|What is the best way to give bad news to a patient?
Giving bad new is the hardest part of medicine. The best way is direct, clear and in the presence of loving/caring family or medical staff if available.
With clarity and compassion.
Be honest, straightforward, and respectful.
probably not at all
I believe that any "bad" news should be delivered in honesty, compassionately and with enough time to also be able to talk through the emotions and feelings that may come up.
Truthfully and straight forward.
Give the news to the patient's guardian
Such news *must* be given in an honest, direct and compassionate way. It should also be done in the presense of loved ones.
Relaxed, forthright, compassionate.
it really depends on the situation.
books have been written about this so it is not possible to summarise it in a small paragraph however:
sensitively, compassionately, empathetically and humanely with the technical stuff de-medicalised as befits the individual patient are the are terms that I would use to describe this process.
of course not .but truth and honest opinion matter
I cannot diagnose problems or ailments so there is no bad news to give.
Clients are encouraged to work with modalities at home. Whether they choose to do them or not will affect how quickly they will heal.
The best way to give bad news to a patient is two-fold. Begin by telling him that the tests represent only one moment in time. Mind-body medicine teaches us that those same tests performed on that same person at a different moment in time could have different results, depending on the patient’s mental, physical, and spiritual energies at that particular moment.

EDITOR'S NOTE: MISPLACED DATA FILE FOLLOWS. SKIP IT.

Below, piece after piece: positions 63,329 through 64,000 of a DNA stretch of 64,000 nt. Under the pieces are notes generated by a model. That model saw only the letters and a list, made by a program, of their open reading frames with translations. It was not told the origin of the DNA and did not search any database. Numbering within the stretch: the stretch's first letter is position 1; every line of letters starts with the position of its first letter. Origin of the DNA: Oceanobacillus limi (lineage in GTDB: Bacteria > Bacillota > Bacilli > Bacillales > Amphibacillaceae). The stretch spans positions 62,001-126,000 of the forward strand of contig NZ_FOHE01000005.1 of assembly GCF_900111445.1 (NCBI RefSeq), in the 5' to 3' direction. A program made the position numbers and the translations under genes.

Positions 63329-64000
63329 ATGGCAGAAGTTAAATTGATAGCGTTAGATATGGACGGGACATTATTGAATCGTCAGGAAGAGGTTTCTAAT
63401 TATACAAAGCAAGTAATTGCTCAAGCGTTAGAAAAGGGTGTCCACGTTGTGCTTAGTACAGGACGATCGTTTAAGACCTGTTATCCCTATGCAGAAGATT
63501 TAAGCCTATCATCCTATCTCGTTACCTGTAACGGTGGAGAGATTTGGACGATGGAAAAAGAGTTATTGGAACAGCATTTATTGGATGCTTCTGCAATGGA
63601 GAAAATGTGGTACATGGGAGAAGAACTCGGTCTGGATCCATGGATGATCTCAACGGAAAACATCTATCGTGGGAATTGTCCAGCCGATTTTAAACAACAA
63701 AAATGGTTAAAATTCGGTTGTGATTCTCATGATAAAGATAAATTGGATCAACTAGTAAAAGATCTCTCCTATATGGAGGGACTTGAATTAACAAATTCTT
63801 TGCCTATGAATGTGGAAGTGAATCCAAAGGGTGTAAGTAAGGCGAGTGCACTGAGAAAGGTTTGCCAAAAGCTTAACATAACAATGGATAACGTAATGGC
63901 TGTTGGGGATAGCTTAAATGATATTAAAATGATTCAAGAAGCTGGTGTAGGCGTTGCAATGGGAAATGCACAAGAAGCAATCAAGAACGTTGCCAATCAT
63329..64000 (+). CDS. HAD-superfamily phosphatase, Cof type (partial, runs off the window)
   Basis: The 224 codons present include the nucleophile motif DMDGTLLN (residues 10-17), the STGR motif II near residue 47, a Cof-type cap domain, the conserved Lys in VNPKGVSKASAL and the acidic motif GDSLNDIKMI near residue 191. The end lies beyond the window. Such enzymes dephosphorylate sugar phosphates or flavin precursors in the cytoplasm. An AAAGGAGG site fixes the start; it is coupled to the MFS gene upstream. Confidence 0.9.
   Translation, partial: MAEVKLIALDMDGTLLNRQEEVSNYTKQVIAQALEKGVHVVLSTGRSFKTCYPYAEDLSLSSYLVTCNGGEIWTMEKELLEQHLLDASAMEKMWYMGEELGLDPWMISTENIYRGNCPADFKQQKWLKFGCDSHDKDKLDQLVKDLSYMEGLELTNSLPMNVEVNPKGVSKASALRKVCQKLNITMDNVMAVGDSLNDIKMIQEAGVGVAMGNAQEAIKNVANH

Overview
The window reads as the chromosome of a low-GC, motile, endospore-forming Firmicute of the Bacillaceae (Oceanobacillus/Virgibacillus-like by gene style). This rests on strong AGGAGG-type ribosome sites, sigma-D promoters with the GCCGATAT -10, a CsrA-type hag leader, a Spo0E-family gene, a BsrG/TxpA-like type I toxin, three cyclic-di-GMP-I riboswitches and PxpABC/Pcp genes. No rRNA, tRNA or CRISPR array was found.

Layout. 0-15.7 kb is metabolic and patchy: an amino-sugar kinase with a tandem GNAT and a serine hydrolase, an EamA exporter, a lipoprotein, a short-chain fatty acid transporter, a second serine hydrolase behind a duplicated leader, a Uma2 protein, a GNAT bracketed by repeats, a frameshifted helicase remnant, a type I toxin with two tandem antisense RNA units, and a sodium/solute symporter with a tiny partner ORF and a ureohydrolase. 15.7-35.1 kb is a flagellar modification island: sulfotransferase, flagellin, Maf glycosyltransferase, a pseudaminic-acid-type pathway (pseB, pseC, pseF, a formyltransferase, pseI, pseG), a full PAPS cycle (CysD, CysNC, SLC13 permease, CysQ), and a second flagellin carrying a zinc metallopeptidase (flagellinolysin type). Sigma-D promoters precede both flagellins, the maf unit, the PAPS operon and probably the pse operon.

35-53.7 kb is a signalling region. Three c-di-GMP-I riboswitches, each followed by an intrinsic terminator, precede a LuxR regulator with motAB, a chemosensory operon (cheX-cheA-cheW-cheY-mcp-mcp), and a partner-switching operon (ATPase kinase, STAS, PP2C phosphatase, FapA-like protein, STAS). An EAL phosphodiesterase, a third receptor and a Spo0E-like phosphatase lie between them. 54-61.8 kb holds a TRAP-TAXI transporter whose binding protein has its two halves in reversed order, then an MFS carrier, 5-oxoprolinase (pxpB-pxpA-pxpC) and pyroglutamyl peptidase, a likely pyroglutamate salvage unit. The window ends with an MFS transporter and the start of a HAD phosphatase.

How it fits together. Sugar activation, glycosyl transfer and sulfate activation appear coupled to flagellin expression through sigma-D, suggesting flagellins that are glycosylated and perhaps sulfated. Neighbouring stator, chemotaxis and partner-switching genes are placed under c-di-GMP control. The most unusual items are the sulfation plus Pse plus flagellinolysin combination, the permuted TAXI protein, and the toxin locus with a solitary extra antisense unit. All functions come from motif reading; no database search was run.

The mind is capable of changing many things in our reality, including conditions of the physical body. Did not Jesus say centuries ago, “Your faith has made you whole!”?
If the patient does not wish to put forth the time, effort, and energy to do his part in turning bad news into good, then it becomes important to stress an attitude of gratitude for all the good things that life has brought up to this point in time. If the patient is open to it, he should be gently reminded that we are more than just a body. We are more than just a mind, and that when we leave this body behind, we are welcomed to a world where we have a perfect body and live in perfect health.
With compassion and empathy.
It depends on the personal discretion of the person who is entrusted to convey the bad news to the patient. Sometimes the person may be direct/blunt to such an extent that the patient may feel that the person was rude. Sometimes it may happen that person may break the news with a hug, or a smile and even try to brake the bad news in such a humorous way that the patient does feel that offended. eg in Hindi film Munnabha MBBS (2003), the lead protagonist hugs and shares the grievances of every person (even a terminally ill cancer patient) in such a way that they are happy even in the face of death.
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